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Sunday, September 29, 2013
USC can learn from Kiffin experience

By Steve Bisheff

If nothing else, the ugly aftermath of the Lane Kiffin era is clear.

USC would be wise to give Boise State head coach Chris Petersen a look.
USC should never be a proving ground for head coaches. It should be a place for only a head coach who already has demonstrated the ability to win at this level.

That should be athletic director Pat Haden’s mantra as he begins the coaching search that will dictate the Trojans’ football future.

Get a proven guy. Don’t gamble with someone who looks the part. Go with someone who already KNOWS the part.

Much of the early speculation has centered on Jack Del Rio, currently the defensive coordinator of the Denver Broncos. Del Rio is a former Trojans star with deep USC roots, a ruggedly handsome guy who would look great in front of the TV cameras.

But Del Rio had limited success in his lone head-coaching attempt at Jacksonville and has no coaching or recruiting experience at the collegiate level. This is not to say he couldn’t get the job done. Maybe he could. But again, you’d be rolling the dice.

At USC, you don’t have to do that. The rich tradition and history of the program is such that this is one of the more coveted jobs in the sport. This is the place where John McKay, John Robinson and Pete Carroll coached. This role that should be reserved for the potential giants of the business.

If Haden follows that game plan, three names should be at the top of his list: Boise State’s Chris Petersen, Northwestern’s Pat Fitzgerald and Texas A&M’s Kevin Sumlin. All three are bright, young, energized coaches who have been overwhelmingly successful at the collegiate level and would bring instant impact and prestige to the program.

What Petersen has done at Boise is phenomenal. One can only wonder what he might do given the resources and facilities of USC. Much the same can be said for Fitzgerald and Sumlin, who both have resurrected tattered programs and taken them to startling new heights.

The sad lesson of Kiffin’s rocky tenure is that you don’t rush to hire someone who doesn’t have the proper résumé. In the wake of Carroll’s departure four years ago, that’s precisely what former athletic director Mike Garrett did.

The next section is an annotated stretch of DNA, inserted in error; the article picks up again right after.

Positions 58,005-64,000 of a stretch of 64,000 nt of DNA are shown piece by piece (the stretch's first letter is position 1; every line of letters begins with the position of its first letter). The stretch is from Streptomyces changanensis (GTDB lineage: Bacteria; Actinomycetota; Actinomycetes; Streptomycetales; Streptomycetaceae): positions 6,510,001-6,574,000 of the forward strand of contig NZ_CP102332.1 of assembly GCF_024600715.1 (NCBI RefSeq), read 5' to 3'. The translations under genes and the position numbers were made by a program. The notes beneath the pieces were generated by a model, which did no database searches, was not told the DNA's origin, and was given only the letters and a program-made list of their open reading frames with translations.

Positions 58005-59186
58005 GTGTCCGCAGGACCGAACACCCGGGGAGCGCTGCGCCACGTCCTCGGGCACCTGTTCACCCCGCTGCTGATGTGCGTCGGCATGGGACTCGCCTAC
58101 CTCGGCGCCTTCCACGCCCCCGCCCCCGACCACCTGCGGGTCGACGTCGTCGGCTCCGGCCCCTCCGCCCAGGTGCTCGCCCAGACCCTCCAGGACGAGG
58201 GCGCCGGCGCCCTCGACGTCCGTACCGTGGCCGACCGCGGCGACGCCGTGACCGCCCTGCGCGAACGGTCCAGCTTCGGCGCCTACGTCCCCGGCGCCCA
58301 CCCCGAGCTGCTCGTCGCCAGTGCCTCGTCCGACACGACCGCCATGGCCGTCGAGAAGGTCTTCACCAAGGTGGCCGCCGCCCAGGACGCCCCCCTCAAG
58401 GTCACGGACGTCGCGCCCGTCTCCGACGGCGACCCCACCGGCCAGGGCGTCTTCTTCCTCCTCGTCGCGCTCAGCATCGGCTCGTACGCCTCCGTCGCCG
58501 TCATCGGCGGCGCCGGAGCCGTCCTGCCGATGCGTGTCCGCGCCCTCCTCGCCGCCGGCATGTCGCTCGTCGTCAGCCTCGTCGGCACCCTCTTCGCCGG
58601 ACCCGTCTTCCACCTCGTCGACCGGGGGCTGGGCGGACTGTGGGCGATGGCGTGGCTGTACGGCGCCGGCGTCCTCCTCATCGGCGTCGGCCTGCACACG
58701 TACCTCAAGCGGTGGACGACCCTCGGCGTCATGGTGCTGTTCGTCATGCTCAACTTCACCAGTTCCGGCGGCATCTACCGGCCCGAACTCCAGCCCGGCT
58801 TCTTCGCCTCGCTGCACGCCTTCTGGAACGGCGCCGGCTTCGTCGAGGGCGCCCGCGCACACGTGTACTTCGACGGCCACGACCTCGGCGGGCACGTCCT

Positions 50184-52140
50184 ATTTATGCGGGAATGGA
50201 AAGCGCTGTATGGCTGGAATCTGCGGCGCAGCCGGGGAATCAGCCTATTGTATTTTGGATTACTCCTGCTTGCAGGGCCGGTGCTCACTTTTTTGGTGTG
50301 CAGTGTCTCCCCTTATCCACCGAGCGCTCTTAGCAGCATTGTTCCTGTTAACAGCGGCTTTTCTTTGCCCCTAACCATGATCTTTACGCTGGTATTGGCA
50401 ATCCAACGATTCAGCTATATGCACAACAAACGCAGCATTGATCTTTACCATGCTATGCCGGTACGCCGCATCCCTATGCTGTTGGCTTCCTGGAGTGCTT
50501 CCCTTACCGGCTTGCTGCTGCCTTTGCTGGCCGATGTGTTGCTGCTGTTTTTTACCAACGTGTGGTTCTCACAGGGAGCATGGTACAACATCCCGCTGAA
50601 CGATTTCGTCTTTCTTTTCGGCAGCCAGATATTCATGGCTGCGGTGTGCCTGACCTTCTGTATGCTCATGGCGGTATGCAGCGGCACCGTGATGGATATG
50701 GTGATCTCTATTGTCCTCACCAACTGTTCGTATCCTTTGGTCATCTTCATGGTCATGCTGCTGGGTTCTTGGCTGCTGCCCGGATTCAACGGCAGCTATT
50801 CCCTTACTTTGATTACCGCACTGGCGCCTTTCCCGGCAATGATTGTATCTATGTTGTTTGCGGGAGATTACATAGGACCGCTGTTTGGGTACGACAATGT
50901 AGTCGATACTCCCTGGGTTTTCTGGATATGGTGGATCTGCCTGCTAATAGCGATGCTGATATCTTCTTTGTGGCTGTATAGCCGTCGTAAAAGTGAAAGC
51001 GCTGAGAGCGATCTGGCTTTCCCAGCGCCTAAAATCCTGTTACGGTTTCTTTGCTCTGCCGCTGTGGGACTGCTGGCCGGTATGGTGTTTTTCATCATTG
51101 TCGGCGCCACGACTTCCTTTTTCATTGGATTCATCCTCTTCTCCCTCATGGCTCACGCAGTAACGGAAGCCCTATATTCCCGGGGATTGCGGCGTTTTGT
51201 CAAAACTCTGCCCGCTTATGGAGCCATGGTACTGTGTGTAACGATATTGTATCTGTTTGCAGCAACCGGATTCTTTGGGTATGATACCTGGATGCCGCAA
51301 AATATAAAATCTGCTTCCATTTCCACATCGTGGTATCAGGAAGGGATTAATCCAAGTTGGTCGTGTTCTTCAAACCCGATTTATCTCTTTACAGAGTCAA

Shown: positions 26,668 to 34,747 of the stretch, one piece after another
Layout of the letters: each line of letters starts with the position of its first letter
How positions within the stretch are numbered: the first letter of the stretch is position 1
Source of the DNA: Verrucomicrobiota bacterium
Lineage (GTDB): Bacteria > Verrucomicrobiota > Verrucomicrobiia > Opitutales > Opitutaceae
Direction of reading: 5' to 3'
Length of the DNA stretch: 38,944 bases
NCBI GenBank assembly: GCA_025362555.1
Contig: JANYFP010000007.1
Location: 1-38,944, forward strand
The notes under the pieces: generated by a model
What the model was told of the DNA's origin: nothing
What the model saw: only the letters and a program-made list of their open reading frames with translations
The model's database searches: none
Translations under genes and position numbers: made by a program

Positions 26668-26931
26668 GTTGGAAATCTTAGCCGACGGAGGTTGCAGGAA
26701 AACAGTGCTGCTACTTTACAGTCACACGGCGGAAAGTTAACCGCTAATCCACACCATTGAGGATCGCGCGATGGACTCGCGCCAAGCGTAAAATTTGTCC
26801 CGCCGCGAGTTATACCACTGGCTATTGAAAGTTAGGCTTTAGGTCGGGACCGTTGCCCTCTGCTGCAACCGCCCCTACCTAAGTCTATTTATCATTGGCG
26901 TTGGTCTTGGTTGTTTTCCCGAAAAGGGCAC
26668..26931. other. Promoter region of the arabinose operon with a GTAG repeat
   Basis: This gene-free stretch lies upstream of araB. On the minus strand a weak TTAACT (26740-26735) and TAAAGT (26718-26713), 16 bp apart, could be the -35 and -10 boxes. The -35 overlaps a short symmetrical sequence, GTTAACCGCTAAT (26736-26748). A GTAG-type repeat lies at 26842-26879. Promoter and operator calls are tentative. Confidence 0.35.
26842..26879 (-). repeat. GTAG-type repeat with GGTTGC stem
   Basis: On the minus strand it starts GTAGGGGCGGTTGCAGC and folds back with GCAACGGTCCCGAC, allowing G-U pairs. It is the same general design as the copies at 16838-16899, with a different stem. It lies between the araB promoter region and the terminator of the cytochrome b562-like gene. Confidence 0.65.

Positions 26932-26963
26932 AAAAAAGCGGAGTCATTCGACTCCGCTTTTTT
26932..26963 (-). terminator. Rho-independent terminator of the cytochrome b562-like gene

Garrett’s intentions were good. He wanted someone who had been around USC and knew how to keep the recruiting pipeline going. Kiffin qualified in those areas. Unfortunately, what he didn’t qualify in was the most important area -- the ability to coach.

He was fired by the Oakland Raiders and had struggled at Tennessee. So what exactly were his credentials to become the new USC head coach? There really weren’t any, but Garrett hired him anyway. It has proved to be one of the more grievous mistakes in the history of USC football.

Much like Steve Lavin when he was rushed from a graduate assistant into the hallowed basketball head-coaching position at UCLA, Kiffin was overmatched from the start. He banned fans and even rich donors from practice, appeared to have a general disdain for the media and generated more off-the-field controversy than he knew how to handle.

From deflating footballs to changing player numbers, from banning opposing teams from practicing the day before games at the Coliseum to being in the middle of a mini-locker-room revolt after a disastrous Sun Bowl loss to Georgia Tech last season, Kiffin never could seem to get his equilibrium.

The stress from NCAA sanctions certainly figured into it. But overall, whether it was a defense that suffered terribly under his dad for a couple of years or an offense that staggered through the end of last season and first four weeks of this one, the problems continued to pile up.

To me, the defining moment of his USC coaching career came early in that fateful final night in Arizona. The Trojans were looking good, moving the football in more creative ways, throwing downfield and running well. They had taken a 14-7 lead and had the ball with a third-and-9 in the second quarter when Kiffin made the call only he could make. It was a bubble screen to Marqise Lee, who was promptly tackled for a loss with defenders all around him. USC punted, Arizona State quickly scored the tying touchdown, and the whole momentum of the evening changed.

Stubborn to the end, Kiffin lived for the bubble screen and eventually was buried by it.

It was at some point early in the second half of that same game when you knew it was over for the beleaguered coach. As what seemed like a much-improved Trojans defense collapsed under the pressure of it all, eventually coughing up an unheard-of 62 points to the Sun Devils, you realized it was no longer of matter of if, but only a matter of when.

If nothing else, firing this wildly unpopular head coach five games into the season should temporarily stop the cardinal-and-gold bleeding.

Had Kiffin been allowed to continue, the atmosphere would have turned unbearably ugly at the Coliseum. The boos, the signage, the overall discontent would have lingered over the place like the fog on a chilly late-fall Saturday night.

Now fans and boosters can rally around interim head coach Ed Orgeron, a well-meaning, deeply dedicated man who will do everything in his power to get through the rest of the season with some of USC’s dignity intact.

Then it will be up to Haden. The former star quarterback and Rhodes scholar will be asked to make the most important decision of his brief career as an athletic director.

Be smart about this, Pat. Learn from what happened with Kiffin.

Whatever you do, don’t let USC make the same mistake twice.